On 8 June 2017 the ATO published a new draft Taxation Determination that alters their previous published interpretation of the meaning of “distributes” for the purposes of the family trust distribution tax (FTDT).
One consequence of making a family trust election or an interposed entity election is that any conferral of a present entitlement or “distribution” made by the family trust to a person outside the test individual’s family group (an outsider) will be subject to FTDT.
FTDT is imposed on the amount or value of the “distribution” or present entitlement at the rate of 49% for 2016/17 year (being the top marginal rate plus the Medicare levy plus the Temporary Budget Repair levy).
Section 272-60 of ITAA 36 extends the meaning of “distribution” to a range of transactions such as a forgiveness of debt or allowing the use of trust property.
Despite that extended meaning of distribution, in ATO Interpretative Decision ATO ID 2012/12 the ATO stated that the meaning of “distribution” only applies to beneficiaries of the trust, not to entities that are not beneficiaries.
At the National Tax Liaison Group (NTLG) Trust Consultation Sub-group meetiong on 24 April 2012 the professional bodies requested that the Interpretative Decision be converted to a public ruling or determination.
The Interpretative Decision has now been withdrawn and the prior ATO position reversed with effect from 7 June 2017 with the release of Draft Taxation Determination TD 2017/D1.
Use of the holiday home
Example 2 in TD 2017/D1 illustrates the potential scope of this new interpretation and the problem this presents to trustees of trusts that have made a family trust election.
“Example 2 - use of holiday home, not an incident of a business
31. The Wonder Family Trust has made an FTE and Diana Prince is the specified individual. The trust owns a holiday home. The holiday home is used by Diana's friends, for no consideration, for four weeks in the year.
32. This transaction is not on arm's length terms nor an ordinary incident of a business being carried on by the trust. As no consideration is given in return for the use of the property, the full value of that use is a distribution within the extended meaning of 'distributes'.”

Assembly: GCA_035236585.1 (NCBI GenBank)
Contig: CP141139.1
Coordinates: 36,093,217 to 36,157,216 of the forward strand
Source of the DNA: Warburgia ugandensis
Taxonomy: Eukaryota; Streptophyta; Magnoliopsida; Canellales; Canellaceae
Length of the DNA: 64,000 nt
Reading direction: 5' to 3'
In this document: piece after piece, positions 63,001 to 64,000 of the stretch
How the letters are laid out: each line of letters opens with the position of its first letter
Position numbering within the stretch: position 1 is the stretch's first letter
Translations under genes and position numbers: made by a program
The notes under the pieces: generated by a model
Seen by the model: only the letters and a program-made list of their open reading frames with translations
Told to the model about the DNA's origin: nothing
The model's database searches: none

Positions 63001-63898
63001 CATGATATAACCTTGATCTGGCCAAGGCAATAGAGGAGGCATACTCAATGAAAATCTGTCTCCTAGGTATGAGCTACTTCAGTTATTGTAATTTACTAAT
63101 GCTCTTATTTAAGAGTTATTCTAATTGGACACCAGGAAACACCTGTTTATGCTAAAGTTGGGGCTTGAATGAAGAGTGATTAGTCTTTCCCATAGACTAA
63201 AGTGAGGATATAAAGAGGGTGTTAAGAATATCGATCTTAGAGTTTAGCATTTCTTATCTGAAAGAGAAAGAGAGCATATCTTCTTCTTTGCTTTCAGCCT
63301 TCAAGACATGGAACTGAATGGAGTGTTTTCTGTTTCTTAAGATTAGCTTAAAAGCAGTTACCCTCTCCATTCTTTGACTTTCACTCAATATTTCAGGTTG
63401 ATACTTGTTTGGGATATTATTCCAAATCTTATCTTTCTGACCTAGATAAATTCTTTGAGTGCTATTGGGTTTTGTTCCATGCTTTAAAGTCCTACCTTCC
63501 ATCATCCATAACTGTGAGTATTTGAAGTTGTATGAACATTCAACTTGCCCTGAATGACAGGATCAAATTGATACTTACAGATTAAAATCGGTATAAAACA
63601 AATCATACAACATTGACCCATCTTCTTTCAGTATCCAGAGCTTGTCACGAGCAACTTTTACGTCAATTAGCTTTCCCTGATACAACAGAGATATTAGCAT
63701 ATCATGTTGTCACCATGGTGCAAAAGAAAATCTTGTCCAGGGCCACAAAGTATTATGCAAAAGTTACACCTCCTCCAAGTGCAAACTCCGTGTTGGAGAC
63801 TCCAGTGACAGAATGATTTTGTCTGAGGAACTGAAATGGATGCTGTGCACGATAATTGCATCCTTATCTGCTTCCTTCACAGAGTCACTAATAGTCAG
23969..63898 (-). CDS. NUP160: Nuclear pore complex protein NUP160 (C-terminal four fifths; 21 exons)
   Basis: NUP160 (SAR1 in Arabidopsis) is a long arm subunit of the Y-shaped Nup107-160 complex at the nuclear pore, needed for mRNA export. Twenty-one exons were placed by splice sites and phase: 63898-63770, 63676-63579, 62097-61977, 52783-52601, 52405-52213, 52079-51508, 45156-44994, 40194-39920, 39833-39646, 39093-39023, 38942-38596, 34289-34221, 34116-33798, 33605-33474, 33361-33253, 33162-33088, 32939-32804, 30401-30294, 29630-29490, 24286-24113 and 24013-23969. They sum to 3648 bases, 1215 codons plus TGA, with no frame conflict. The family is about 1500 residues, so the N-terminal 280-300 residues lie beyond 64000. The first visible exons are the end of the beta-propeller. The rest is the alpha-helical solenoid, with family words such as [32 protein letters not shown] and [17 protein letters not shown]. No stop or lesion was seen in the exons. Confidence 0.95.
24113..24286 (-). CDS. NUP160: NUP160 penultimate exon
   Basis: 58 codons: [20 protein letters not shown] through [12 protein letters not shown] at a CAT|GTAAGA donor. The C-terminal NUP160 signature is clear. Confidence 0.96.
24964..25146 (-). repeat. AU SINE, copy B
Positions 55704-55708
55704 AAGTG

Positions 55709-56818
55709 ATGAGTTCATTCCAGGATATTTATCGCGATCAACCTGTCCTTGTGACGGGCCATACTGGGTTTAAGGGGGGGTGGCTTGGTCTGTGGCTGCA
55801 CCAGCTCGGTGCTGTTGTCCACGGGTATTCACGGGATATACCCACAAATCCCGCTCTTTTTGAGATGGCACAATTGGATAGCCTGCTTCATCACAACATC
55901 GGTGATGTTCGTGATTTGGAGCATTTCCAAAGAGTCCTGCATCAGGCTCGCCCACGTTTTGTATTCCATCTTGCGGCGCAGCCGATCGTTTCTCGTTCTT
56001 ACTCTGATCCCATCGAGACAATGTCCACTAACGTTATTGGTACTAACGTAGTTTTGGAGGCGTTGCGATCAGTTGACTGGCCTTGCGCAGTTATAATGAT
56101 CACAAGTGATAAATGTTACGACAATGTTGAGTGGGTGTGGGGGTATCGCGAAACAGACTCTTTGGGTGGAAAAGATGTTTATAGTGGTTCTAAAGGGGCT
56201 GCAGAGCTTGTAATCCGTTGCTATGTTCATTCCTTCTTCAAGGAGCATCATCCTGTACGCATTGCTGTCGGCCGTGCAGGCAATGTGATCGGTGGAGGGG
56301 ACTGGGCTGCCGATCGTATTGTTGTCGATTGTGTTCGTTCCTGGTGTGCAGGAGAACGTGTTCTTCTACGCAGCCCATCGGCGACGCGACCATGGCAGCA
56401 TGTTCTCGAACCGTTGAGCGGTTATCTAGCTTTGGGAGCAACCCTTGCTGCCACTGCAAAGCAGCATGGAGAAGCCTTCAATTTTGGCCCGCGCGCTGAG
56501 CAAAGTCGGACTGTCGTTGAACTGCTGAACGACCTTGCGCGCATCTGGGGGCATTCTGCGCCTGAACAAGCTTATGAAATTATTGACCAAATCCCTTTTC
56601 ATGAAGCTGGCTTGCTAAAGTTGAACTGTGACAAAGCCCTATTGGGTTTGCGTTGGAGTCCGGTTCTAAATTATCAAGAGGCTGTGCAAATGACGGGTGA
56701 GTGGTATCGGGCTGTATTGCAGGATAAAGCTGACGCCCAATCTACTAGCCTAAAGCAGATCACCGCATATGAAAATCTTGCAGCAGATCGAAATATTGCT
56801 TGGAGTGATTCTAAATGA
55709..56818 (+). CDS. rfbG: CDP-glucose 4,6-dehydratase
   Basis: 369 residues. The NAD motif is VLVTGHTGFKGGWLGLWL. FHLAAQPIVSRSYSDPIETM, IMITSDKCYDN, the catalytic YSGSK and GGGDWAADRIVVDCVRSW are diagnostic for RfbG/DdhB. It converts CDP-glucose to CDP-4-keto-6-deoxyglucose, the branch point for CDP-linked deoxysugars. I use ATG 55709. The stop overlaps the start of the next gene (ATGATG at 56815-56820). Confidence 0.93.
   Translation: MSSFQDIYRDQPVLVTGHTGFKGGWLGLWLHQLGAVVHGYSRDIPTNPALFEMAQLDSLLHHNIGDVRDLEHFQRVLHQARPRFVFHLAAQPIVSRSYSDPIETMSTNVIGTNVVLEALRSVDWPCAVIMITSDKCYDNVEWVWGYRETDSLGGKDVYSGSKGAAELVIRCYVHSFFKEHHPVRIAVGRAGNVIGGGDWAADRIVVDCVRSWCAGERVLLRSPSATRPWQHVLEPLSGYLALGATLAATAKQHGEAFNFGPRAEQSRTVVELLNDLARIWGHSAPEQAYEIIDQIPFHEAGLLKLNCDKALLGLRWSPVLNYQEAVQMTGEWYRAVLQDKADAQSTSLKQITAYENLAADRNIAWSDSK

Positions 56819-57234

Genuine commercial dealings
The ATO do provide some limitation to the potential scope of this new interpretation.
They achieve this by deeming certain transactions that they consider are “genuine commercial dealings” as giving rise to consideration being provided for the benefit. If there is consideration equivalent to the benefit provided, then there is no amount to which the FTDT would relate.
Whilst acknowledging that the issue is a question of fact to be determined in each case, the ATO states in TD 2017/D1:
“ …in practice the Commissioner will infer that the amount or value of a benefit provided to a person does not exceed the amount or value of the consideration given in return where the relevant transaction:
· occurs on arm's length terms, and
· is an ordinary incident of a business being carried on by the trust.”
TD 2017/D1 includes a series of examples of situations where the Commissioner would consider that the benefit provided to a person does not exceed the amount or value of the consideration given in return. The examples include:
- interest-free loans by a business;
- entertainment expense for arm's length clients of a business;
- discounted fees for services provided by a business; and
- written-off bad trade debts.
The due date for comments on this draft is 23 June 2017. It is unfortunate that there is such a small window of time for comments on such a significant reversal in position.
As the interpretation applies from 7 June, it is important to immediately consider what arrangements are in place between any trusts that have made family trust elections and any outsiders to the family group.
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